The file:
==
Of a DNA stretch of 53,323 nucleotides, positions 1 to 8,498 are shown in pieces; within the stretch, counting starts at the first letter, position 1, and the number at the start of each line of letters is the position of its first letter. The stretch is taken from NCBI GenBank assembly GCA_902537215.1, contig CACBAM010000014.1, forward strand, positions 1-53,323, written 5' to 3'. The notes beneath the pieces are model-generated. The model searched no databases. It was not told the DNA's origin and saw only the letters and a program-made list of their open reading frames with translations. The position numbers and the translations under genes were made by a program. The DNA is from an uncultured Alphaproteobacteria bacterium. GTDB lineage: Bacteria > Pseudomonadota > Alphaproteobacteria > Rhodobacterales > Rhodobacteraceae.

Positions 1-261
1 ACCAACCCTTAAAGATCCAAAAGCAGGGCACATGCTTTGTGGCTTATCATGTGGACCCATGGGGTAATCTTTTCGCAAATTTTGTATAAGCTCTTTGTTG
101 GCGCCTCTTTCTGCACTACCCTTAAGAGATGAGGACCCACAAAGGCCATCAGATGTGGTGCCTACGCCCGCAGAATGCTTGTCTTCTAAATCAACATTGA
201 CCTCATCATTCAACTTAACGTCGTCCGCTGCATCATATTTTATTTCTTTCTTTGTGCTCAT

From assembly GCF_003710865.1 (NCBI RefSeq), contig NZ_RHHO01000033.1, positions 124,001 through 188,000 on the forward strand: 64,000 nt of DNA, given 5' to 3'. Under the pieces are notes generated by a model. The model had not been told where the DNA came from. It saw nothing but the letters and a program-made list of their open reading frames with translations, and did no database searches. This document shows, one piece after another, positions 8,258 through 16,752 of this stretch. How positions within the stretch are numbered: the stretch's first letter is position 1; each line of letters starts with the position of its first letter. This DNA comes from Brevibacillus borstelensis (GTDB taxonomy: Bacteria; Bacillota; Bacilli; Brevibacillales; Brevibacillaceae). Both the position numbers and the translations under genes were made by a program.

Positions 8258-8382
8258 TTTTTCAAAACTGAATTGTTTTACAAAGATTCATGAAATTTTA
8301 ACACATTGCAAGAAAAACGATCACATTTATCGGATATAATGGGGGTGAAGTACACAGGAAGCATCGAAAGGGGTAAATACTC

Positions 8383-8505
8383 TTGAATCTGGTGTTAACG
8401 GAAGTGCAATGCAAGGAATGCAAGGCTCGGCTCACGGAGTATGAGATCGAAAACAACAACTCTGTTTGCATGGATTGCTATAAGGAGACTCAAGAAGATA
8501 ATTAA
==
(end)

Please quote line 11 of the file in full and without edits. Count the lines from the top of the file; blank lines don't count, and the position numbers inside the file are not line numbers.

8383 TTGAATCTGGTGTTAACG